Letter to President of Dutch Court October 16, 1996

This letter prompted the following response dated 28 October, 1996 from A. H. Van Delden, President of the Court: "I confirm receipt of your letter dated 16 October, 1996. It seems good to inform you that I see no possibility, nor any reason, to take further action."

To view a scan of that response, click here.

I invite readers to judge for themselves whether there was reason to take further action.

76 Market Street, Apt. D5
Perth Amboy, NJ 08861-4445
United States of America
16 October, 1996

President, Arondissements-Rechtbank
's-Gravenhage, The Netherlands

Dear Sir or Madam:

It appears that the original version of this letter, dated 9 September, 1996, never reached you. My government, your government, or both, seem determined that I should not freely exercise my right to communicate with European authorities.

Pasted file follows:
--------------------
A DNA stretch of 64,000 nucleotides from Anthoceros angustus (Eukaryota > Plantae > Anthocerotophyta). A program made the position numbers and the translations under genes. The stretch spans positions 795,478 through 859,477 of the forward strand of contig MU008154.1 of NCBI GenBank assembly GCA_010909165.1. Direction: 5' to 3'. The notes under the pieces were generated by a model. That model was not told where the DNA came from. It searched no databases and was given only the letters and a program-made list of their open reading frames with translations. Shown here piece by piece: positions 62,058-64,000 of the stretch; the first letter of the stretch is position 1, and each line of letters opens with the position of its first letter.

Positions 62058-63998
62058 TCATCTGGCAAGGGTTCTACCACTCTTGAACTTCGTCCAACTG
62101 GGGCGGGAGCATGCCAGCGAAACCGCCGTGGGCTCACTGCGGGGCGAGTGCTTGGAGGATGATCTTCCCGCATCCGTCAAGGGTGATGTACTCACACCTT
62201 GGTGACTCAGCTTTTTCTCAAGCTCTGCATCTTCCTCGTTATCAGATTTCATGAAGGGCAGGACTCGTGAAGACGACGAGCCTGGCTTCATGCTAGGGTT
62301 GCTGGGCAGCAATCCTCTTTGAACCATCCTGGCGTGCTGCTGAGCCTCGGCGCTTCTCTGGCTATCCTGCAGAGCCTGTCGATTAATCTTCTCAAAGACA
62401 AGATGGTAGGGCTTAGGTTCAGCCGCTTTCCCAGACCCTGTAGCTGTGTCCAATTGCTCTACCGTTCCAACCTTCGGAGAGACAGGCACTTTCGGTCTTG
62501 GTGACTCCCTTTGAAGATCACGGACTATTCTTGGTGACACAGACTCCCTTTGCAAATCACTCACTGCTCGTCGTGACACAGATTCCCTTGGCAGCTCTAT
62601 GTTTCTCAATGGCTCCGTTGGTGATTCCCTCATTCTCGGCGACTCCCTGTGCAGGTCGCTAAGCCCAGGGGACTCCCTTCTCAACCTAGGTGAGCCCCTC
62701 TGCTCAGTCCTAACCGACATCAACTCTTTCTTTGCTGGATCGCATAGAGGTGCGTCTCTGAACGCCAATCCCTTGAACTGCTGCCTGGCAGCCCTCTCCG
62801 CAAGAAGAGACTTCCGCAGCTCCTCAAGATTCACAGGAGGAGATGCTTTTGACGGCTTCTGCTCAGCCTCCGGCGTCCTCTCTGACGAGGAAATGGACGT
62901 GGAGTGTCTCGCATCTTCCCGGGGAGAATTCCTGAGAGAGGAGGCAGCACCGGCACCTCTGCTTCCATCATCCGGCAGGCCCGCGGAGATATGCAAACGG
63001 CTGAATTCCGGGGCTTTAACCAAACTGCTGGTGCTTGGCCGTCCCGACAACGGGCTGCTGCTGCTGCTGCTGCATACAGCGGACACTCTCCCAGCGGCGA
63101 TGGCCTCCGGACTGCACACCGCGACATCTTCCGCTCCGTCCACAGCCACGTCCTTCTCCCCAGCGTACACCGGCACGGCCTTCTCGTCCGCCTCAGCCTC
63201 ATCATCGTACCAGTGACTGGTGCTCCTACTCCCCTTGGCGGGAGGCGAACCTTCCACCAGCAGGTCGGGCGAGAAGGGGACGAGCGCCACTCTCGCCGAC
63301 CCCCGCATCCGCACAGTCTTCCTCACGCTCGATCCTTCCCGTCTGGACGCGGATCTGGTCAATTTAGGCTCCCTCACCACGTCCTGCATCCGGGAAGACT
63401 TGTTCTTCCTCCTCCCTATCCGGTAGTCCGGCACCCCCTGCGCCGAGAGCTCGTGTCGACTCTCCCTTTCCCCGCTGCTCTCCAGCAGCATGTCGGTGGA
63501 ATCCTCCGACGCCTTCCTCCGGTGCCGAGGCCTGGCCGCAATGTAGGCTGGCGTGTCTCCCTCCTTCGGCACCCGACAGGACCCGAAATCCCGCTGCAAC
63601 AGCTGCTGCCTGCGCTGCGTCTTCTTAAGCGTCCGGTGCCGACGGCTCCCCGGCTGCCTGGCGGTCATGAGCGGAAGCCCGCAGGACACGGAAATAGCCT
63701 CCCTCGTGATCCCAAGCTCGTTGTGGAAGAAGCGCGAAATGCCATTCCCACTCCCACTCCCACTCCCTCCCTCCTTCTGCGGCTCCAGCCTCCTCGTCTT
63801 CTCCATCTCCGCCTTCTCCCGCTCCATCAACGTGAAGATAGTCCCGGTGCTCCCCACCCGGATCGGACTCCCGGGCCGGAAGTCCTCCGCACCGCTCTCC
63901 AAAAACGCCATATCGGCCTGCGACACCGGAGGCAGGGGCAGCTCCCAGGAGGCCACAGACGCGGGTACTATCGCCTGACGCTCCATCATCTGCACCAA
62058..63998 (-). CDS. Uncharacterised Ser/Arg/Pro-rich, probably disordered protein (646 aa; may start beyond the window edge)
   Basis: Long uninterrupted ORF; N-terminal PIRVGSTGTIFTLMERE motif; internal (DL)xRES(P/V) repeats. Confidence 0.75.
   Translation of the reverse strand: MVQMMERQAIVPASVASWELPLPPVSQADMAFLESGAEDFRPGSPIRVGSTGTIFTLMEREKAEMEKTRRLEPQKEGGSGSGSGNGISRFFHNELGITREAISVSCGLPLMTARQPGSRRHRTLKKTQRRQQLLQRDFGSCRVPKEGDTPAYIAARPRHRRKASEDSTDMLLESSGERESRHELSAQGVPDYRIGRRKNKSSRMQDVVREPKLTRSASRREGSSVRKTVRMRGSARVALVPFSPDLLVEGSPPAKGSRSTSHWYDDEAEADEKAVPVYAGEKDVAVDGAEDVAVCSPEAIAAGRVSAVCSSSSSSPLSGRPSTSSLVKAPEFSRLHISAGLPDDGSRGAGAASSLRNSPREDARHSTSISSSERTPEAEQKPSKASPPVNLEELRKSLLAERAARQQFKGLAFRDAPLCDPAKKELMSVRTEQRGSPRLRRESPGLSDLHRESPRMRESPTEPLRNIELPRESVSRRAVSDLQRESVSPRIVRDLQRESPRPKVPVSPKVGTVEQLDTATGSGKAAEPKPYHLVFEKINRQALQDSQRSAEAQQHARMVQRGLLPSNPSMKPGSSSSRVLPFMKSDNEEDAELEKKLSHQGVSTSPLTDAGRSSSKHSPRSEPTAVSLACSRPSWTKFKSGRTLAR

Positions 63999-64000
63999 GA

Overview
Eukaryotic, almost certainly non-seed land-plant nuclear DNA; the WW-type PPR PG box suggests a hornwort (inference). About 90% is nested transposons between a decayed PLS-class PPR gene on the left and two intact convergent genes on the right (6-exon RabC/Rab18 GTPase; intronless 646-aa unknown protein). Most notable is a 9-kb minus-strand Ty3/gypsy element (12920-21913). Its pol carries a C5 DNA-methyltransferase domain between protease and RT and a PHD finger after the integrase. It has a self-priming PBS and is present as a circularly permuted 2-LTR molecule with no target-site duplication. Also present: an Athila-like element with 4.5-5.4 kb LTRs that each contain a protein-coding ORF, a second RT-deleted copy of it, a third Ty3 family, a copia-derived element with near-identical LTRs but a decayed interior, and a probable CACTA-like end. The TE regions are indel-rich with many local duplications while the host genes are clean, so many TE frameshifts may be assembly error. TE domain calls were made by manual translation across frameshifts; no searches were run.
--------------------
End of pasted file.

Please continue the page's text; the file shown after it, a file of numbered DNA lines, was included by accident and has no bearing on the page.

I have sought political asylum three times in your country. The attached complaint submitted 11 March, 1996 to the United Nations Human Rights Committee and the updated communication of 10 March, 1996 to the United Nations Committee Against Torture, also attached, provide some information regarding these efforts.

In brief, having failed to obtain information from the Netherlands Embassy or from Mrs. C.H.A. Huisman, my attorney in the Netherlands (see the attached letters), I am writing to you for the following purposes:

  1. To discover the reason for your negative decision (rolnummer 92/4/01782, dated 18 January, 1993) regarding my appeal of the decision dated 17 November, 1992 by the Ministry of Justice.

  2. To request a copy of that November, 1992 decision. Someone stole the one originally supplied to me.